I promise I did not mean to end the first part of the story on a cliffhanger. I simply wrote myself to that stopping place and didn’t have the time or pain tolerance to sit up longer and finish it. Thankfully after several days concentrating on rest I am feeling better so hopefully I can get this story finished,
I remember feeling the “ring of fire” and being excited that it meant he was really about to be born. Then suddenly, before I knew what was happening, the midwives and nurse were yelling at Jason to help turn me around. I’d been laying in the center of a queen size bed and they were rotating me to the edge of the bed and simultaneously flung my legs up over my head as far as they could go. They were yelling at me to “Push!” and Rachel took over and was pushing on my stomach and pulling on Elijah. I was yelling back that I couldn’t push by which I meant that I had no more air left with which to fuel a push and they were yelling back that I definitely could push and I had to push. It was terrifying and probably more so because I knew what it meant – Elijah was stuck. In the paperwork it was called Moderate Shoulder Dystocia. The midwife explained later that he tried to come out with both fists up by his face. She had to loop her finger under his arm and pull it out and shove hard on my uterus to get him to come.
But after what was the longest minute or two, he was out and on my belly and it was completely surreal. 6:27 p.m. Less than three hours before they had broken my water and now here he was! Less than three hours of active labor. Crazy!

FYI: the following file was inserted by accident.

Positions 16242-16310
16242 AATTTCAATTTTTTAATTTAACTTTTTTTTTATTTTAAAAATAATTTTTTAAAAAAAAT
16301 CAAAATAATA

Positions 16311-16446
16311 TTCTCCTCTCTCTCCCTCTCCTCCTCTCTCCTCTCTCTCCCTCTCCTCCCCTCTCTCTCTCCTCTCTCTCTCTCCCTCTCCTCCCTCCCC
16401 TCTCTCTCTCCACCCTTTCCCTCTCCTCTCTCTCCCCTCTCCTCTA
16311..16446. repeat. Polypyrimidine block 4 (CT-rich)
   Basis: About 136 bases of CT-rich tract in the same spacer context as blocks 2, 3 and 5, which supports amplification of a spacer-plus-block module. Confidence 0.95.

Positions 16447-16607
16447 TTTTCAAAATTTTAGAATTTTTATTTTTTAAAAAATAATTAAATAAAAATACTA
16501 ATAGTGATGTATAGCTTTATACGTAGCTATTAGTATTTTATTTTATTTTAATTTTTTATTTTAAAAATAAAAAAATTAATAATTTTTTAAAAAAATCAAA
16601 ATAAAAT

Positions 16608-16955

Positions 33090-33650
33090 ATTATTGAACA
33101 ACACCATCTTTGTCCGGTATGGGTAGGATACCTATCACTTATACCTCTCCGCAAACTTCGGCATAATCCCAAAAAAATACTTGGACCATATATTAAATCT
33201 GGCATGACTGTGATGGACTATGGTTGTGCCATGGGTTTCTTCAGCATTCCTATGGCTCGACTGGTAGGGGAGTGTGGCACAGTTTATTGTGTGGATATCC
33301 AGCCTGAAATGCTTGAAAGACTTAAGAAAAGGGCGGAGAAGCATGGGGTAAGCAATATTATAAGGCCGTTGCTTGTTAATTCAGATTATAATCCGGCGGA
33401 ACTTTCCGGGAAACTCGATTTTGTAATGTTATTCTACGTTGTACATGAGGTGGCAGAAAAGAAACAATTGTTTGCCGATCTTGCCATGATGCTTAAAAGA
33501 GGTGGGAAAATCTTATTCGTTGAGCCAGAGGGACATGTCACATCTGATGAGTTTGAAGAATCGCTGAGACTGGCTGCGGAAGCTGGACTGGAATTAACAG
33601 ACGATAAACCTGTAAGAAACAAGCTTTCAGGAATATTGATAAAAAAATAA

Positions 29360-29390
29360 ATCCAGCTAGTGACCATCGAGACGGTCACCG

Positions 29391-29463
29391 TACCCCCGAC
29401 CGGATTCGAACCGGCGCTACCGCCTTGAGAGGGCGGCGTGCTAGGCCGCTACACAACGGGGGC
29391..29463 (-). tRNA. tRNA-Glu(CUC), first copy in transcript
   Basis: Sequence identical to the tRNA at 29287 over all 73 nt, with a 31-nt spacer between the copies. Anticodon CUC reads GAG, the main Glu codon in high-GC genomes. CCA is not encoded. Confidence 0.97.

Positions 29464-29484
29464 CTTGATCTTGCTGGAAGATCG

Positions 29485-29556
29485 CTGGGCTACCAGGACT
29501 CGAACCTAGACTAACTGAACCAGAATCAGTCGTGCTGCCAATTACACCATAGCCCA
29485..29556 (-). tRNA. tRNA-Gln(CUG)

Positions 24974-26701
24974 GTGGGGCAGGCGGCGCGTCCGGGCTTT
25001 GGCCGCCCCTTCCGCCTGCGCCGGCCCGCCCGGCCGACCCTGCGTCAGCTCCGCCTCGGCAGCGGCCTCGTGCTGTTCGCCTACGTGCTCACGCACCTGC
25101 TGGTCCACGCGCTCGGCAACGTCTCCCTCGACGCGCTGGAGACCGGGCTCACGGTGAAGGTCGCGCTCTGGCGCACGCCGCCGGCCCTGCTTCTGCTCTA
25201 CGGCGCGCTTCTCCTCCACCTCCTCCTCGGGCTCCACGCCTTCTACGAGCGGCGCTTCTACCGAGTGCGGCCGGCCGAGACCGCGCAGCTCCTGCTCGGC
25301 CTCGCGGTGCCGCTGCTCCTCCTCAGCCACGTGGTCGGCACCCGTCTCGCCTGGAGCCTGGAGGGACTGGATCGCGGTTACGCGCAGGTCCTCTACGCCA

I lay there, completely spent and in shock – the most exhausted I’ve ever felt in my life – and I think it took me a few seconds to even realize that this was my baby and I tried to hold him and comfort him as best I could. He didn’t cry right away, but when he started he made up for lost time. After a time listening to him cry, I began to sing “You are my sunshine, my only sunshine…” – a song he heard almost daily in utero. What they say about babies hearing and being comforted by familiar sounds and voices must be true because he quieted down to the sound of my singing.
They did have to suction him, I remember, but I have no idea how long he was on my tummy first. I know I got to hold him for awhile, both before and after they suctioned him.
At some point I realized they were still working and I remembered I still had the third stage of labor to complete – delivering the placenta. It was closing in on 30 minutes before it finally happened. I’d read many birth stories where people said they barely noticed this stage. I, however, found it to be very uncomfortable. I had to do more pushing which reminded me of the much too recent birth, and it was mildly painful, probably in part due to the traumatic birth. When it came out they all exclaimed about how huge it was. Good to know I guess? They showed it to us and pointed out the areas that were showing age that had been one of the reasons for the induction. It was interesting, and not at all gross as you would think, but I mostly just wanted to look at my baby.
After a little bit, I asked Rachel if I’d torn and she said yes. Not what I wanted to hear. She explained that as she pulled his arm out she’d felt me “pop”. Upon examination she decided that it was too great of a tear for her to stitch so she called Cherie, the head midwife to come back to the Center and stitch me. While I waited I was able to hold Elijah and watch his examination. When they weighed him I couldn’t believe he was 8 lbs. 8oz. The sonogram had been wrong, which wasn’t surprising since they are known to be off by 2 pounds at that stage of pregnancy. It explained why I’d been feeling so uncomfortable. He also “tested” at 39 weeks instead of 38, just as I’d known.